Austin worked relentlessly for public school integration, as North Carolina government officials implemented policies to delay enforcement of the Brown decision. When southern white conservatives cried out for states’ rights in rejecting the Brown decision, Austin denounced their claim as a sham, asserting that states’ rights meant “the right . . . to compel Negroes to go to inferior schools. . . . It means the right to attack and rape Negro women . . . . It even means the right to lynch, to force Negroes to enlist in the armed service, fight for democracy and then deny them the fruits of their sacrifices.” During the mid-1960s, Austin’s efforts along with those of thousands of freedom fighters compelled the U.S. Congress to pass the Civil Rights Act of 1964 and the Voting Rights Act of 1965.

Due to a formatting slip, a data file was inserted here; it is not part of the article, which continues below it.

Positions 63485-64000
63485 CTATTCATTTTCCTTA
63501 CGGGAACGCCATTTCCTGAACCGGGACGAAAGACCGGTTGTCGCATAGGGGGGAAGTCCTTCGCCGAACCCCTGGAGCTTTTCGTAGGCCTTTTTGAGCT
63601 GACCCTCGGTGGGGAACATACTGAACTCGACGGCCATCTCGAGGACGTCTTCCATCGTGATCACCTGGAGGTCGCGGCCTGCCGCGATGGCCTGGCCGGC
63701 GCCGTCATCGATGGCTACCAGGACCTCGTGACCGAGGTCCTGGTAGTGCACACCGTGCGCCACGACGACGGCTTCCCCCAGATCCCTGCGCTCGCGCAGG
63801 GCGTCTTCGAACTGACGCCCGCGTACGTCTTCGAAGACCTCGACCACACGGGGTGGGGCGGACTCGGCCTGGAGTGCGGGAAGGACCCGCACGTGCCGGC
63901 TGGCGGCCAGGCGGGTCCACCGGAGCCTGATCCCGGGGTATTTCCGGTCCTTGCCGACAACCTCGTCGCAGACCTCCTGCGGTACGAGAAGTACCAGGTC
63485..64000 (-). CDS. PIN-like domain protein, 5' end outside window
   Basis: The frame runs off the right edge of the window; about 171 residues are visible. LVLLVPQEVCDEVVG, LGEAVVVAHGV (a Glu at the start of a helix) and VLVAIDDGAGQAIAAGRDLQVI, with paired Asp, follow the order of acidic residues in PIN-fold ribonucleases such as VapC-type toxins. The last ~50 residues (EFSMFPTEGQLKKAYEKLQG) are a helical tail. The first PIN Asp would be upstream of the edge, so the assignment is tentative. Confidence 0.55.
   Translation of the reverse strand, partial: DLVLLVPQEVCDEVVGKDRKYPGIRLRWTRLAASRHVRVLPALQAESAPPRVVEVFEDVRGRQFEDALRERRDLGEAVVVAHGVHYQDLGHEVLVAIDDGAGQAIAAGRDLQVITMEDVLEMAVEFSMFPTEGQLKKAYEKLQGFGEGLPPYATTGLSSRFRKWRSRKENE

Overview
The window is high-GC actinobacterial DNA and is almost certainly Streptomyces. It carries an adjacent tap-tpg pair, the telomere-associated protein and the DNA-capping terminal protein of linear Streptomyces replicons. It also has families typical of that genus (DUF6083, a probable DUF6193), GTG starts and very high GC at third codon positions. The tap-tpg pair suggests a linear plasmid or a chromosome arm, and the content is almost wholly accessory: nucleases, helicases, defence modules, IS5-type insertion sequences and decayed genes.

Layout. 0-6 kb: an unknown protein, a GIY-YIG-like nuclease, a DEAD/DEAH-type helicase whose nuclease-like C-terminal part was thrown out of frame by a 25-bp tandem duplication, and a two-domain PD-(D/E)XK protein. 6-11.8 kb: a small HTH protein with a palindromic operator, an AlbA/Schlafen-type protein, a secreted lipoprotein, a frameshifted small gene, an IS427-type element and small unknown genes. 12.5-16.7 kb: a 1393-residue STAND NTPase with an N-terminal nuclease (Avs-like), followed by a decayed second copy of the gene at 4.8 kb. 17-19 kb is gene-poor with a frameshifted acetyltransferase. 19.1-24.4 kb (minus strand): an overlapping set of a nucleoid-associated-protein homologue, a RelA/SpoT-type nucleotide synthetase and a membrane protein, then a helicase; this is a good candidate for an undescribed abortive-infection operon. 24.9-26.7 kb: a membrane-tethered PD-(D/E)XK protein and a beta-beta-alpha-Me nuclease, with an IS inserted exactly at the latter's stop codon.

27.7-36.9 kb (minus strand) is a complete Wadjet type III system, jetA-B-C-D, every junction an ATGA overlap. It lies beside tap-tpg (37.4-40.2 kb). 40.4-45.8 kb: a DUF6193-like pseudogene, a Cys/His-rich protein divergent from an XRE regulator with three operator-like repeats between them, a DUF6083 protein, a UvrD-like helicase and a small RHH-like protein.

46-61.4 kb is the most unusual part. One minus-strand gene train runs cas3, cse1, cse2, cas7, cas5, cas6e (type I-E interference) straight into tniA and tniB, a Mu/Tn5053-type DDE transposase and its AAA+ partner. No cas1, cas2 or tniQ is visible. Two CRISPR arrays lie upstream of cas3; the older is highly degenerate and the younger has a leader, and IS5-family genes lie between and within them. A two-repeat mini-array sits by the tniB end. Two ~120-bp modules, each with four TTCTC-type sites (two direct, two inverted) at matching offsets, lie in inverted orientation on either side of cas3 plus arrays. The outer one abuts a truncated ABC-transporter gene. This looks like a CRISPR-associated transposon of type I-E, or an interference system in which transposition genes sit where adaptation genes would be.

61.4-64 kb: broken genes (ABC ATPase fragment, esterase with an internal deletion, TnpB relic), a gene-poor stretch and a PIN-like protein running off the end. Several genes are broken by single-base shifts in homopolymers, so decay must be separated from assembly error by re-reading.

In 1958, Martin Luther King Jr. called the black press “the conscience of our nation.” He explained, “It has become angry for people who dare not express anger themselves. It has cried for Negroes when the hurt was so great that tears could not be shed. . . . It has been a crusading press and that crusade has, from its beginning in 1827, been the cry of ‘Freedom.’” In defining the role of the black press, Dr. King perfectly described the role played by Louis Austin and the Carolina Times, which voiced the anger of black Carolinians, and turned that anger into action, in a forty-year crusade for freedom.
Jerry Gershenhorn is Julius L. Chambers Professor of History at North Carolina Central University. Follow him on Twitter.